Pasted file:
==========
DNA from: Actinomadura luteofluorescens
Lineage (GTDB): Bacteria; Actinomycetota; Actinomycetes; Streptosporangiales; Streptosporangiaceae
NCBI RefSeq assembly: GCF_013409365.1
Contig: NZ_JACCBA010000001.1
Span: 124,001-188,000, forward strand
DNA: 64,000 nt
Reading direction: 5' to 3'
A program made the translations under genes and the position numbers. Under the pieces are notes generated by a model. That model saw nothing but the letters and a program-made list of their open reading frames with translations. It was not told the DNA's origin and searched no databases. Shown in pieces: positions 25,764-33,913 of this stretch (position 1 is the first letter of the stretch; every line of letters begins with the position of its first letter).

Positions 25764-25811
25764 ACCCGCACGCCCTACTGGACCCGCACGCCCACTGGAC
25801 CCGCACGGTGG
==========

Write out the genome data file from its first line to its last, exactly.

DNA from: Actinomadura luteofluorescens
Lineage (GTDB): Bacteria; Actinomycetota; Actinomycetes; Streptosporangiales; Streptosporangiaceae
NCBI RefSeq assembly: GCF_013409365.1
Contig: NZ_JACCBA010000001.1
Span: 124,001-188,000, forward strand
DNA: 64,000 nt
Reading direction: 5' to 3'
A program made the translations under genes and the position numbers. Under the pieces are notes generated by a model. That model saw nothing but the letters and a program-made list of their open reading frames with translations. It was not told the DNA's origin and searched no databases. Shown in pieces: positions 25,764-33,913 of this stretch (position 1 is the first letter of the stretch; every line of letters begins with the position of its first letter).

Positions 25764-25811
25764 ACCCGCACGCCCTACTGGACCCGCACGCCCACTGGAC
25801 CCGCACGGTGG